Scientists have studied the fauna of the asphalt volcanoes of the Santa Barbara Strait. Reported by the University of California at Santa Barbara.
Asphalt volcanoes are natural vents of oil from the Santa Barbara Strait off the coast of California. They create a lot of problems for beach lovers, because they cover the coast with dark spots, but they also give rise to a unique ecological environment about which biologists know almost nothing.
Milton Love and his colleagues decided to characterize the fish communities that inhabit these unusual objects. Their goal was to find out who lives where and why. To do this, the authors used a remotely controlled underwater vehicle, with which eight hours of observations were made and 2743 still images were taken. Although the density of the fish was low, its species were diverse. In total, the authors observed 1836 fish representing at least 43 species. At least 53.5% of these species were groupers. “This is what you would expect to find when looking at a high and fairly smooth rocky reef in this region,” Love said.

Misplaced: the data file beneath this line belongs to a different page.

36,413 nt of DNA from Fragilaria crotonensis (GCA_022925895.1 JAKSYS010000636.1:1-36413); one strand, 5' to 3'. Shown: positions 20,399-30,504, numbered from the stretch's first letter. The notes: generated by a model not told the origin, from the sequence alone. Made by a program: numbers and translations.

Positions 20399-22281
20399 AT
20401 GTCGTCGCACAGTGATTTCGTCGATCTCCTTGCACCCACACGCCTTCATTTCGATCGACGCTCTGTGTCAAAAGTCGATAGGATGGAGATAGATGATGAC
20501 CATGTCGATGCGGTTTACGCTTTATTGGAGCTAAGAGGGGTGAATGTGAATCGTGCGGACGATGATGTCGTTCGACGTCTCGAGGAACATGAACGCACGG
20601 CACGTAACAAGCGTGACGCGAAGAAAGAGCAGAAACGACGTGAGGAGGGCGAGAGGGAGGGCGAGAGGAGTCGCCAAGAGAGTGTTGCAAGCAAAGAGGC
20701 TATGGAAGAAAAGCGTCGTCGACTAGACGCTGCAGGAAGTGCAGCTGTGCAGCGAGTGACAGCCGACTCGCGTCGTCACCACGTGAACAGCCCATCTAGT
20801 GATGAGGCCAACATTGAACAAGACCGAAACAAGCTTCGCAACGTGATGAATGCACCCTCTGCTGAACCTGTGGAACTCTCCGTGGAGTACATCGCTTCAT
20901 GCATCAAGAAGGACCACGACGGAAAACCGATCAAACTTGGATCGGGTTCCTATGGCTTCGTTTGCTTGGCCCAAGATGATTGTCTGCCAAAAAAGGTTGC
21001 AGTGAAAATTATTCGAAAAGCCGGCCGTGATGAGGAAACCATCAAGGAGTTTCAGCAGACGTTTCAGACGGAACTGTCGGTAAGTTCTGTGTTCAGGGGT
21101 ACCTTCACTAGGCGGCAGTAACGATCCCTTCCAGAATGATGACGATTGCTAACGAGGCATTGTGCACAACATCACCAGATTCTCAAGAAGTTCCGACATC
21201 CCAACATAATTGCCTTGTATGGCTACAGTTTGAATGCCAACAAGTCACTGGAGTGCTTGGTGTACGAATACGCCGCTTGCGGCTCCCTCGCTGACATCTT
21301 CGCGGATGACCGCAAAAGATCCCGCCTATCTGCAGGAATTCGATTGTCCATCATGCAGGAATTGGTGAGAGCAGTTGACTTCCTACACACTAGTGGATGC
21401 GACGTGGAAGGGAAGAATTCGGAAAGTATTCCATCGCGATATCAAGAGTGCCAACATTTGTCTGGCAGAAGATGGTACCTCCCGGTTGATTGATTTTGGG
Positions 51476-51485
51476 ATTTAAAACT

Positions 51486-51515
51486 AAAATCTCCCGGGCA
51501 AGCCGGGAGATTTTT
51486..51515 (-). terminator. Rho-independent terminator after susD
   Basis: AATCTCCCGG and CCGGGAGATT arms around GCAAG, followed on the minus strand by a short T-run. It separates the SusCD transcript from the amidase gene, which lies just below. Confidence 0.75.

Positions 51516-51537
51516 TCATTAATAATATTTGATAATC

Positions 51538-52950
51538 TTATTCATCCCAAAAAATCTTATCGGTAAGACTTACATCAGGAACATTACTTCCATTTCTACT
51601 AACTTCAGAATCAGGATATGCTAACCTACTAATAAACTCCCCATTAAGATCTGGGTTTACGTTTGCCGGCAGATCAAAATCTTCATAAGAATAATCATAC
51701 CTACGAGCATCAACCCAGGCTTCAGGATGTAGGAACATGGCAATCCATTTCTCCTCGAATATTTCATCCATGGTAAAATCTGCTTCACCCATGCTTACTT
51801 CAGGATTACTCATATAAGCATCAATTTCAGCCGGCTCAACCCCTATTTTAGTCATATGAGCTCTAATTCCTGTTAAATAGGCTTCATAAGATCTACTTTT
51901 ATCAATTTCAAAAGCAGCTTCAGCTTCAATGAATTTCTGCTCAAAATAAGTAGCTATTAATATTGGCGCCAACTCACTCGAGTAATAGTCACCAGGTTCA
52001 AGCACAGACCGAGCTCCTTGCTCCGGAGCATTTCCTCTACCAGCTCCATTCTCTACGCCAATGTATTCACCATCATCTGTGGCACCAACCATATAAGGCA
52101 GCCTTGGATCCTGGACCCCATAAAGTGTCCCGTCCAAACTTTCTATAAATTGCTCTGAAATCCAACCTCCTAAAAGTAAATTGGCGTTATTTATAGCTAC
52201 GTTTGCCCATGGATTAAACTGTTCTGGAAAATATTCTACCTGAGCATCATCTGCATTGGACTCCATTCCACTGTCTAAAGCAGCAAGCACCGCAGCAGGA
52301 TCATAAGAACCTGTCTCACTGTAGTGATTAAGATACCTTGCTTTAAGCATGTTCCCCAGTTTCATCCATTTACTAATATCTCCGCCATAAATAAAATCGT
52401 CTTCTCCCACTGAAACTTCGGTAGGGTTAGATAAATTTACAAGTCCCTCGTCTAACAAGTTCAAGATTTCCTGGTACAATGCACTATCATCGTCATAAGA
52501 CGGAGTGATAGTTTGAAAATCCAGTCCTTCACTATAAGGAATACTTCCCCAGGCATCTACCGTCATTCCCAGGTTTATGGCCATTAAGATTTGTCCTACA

Some fish enjoyed the uniform slopes of volcanoes, including groupers like the green-spotted Sebastes ensifer . Meanwhile, the muddy seabed that surrounded the underwater hills was inhabited by a variety of sea chanterelles and flounders. Oddly enough, flounder-free haloes a few meters wide formed around the volcanoes. Love suspects that those fish that dared to get too close were seen against the black tar and eaten.
The researchers observed several taxa of fish moving between the silt and asphalt, including greenlings, greenband groupers and American hydrolags. However, “even a small amount of asphalt in the image had a significant impact on the observed species,” the authors write, as fish living on the soft seabed stayed away from the hard tar.